Month: March 2012

What would your perfect conference look like?

Image In October, we enthusiastically agreed to join forces with Lausanne Collegiate, The American School of Bombay and Frankfurt International School as a member of the Laptop Institute team. January 19 – 21, 2013 Graded will host the Innovate 2013 Conference. Since then we have had a blast working to plan a meaningful learning experience for all participants. We started by determining a name and a theme and then took ideas from some of the best conferences that member of the planning group had attended. We considered The Laptop Institute, ASB Unplugged, Learning 2.011, K12 Online Conference, Educon 2.4, and a few others.

Our committee still has a long way to go as we strive to break the conference mold but we are excited about the direction that we’re heading. Below is our current stance on our learning structures.

Innovate 2013 Learning Structures

In an effort to combat the Education Myths That Shape Conferences, Innovate 2013 is committed to providing a variety of learning structures to support participants in investigating innovation and planning for transfer in ways that are powerful for them personally.

Two-hour Open Space Slot: Open Space Technology was created in the mid-1980s by organizational consultant Harrison Owen when he discovered that people attending his conferences loved the coffee breaks better than the formal presentations and plenary sessions. This block of time is designed to hand over the conference to participants to determine what kinds of dialogue need to happen that we at Innovate 2013 missed in our planning.

Cohort meetings:  Scheduled three times throughout the conference, cohorts are a group of 20 – 25 individuals that gather regularly to exchange ideas, reflect on learning and create connections that result in meaningful, personalized outcomes from the conference. Organized and focused by a facilitator, participants are encouraged to choose into a cohort that best defines where their driving question about educational innovation may reside. This learning structure is designed for participants to build a plan for taking learning back to their organizations.

Cohort strands to choose from include:

  • Leadership
  • Instructional Technology Facilitators
  • The People Behind the Scenes: Infrastructure
  • Digital Citizenship
  • Differentiation/Special Needs
  • Assessment
  • NCTE Twenty-First Century Literacies
  • The Arts
  • Collaboration in local and global communities
  • Physical Education
  • Student

90 minute workshops and three-hour institutes: We invite YOU, our participants, to share your work and ideas with everyone by presenting at the conference. Come and share how you or your school are integrating technology in the classroom, challenging the status quo, or pursuing strategies that place students in the center.  Share your experiences launching and implementing a 1-to-1 program, utilizing digital tools to support assessment practices, building collaborative communities, or examining strategies that add to the dialogue of educational innovation.

We’d love to hear your ideas on what makes a conference valuable for your own learning. If you had the chance to plan your own conference, what would it look like?

How much are you willing to expose yourself?

ImageOn my recent trip to New York I happened to see the Naked Cowboy in action. He seemed very comfortable in only his hat, underwear and boots and he was putting on quite a show. He’s obviously quite the extrovert and performer and I could not help but think about how comfortable he was exposing himself to thousands of strangers. It got me thinking about how much I’m willing to expose about myself online with blogging and social networking tools. While I may have been timid in the past, I actually find myself becoming more comfortable exposing myself online. My thinking is that it will offer a wider audience some insight into my thinking and personal life.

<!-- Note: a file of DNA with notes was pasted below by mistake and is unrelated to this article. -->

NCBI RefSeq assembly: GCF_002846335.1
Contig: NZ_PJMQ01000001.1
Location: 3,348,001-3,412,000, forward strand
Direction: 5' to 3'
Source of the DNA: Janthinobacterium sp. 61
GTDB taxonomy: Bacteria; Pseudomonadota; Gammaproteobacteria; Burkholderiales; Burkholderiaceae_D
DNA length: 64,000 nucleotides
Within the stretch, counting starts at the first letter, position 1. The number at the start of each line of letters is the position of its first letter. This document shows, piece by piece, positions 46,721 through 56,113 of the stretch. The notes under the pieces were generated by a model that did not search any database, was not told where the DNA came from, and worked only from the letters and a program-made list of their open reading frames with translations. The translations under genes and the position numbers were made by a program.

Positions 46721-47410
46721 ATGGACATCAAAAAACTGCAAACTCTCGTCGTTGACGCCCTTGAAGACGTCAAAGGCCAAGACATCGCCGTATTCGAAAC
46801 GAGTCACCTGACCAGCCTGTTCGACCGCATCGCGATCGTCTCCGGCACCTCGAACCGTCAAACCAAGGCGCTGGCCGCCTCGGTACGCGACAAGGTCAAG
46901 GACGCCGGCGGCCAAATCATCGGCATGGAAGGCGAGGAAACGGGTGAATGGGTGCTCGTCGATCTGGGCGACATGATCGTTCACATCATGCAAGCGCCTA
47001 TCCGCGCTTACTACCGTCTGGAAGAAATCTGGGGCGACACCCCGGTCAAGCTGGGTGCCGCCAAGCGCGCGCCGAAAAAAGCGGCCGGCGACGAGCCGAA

Let me test out a few scenarios for comment.
1. Friending Colleagues on Facebook – I still remember reading in First Break All the Rules by Buckingham and Coffman that questions #5 is “Does my supervisor, or someone at work, seem to care about me as a person?” As a principal what do you think about friending others from your school on Facebook? Do you see it as a way to learn more about your co-workers and a way to let them into your life? Or, do you see it as a risk?
2. Sharing The Work of Your School on a Blog – Doug Johnson’s guidelines for blogging have always seemed reasonable to me. He suggests that you…
  • Write assuming your boss is reading.
  • Gripe globally; praise locally.
  • Write for edited publications.
  • Write out of goodness.
How much are you willing to share about the work that is going on at your school? Are you only willing to share the positives while you keep the negative issues and conflicts internal?
3. Posting Photos and Media Online for the World to See - This Thursday we’re offering a parent workshop on digital footprints and we’re talking quite a bit about what types of photos and videos we will post online. I recently traveled with a student group to do community service and I was anxious to share photos online via Flickr or some other tool. How do you view the sharing of school related media online?
4. Sharing Your Personal Life Online – If you’re on Facebook how much of your personal life are you willing to share? Does your stance on this have anything to do with your school community? For example, will you post photos of you with alcohol? Are you careful about the language that you use?
Going through the process of determining how much you want to expose yourself can be exciting and scary at the same time. The important thing to remember is that you’re not alone in trying to figure out the right level of exposure. I for one don’t plan on parading around in my underwear online but I may be seen in my swimsuit at the beach.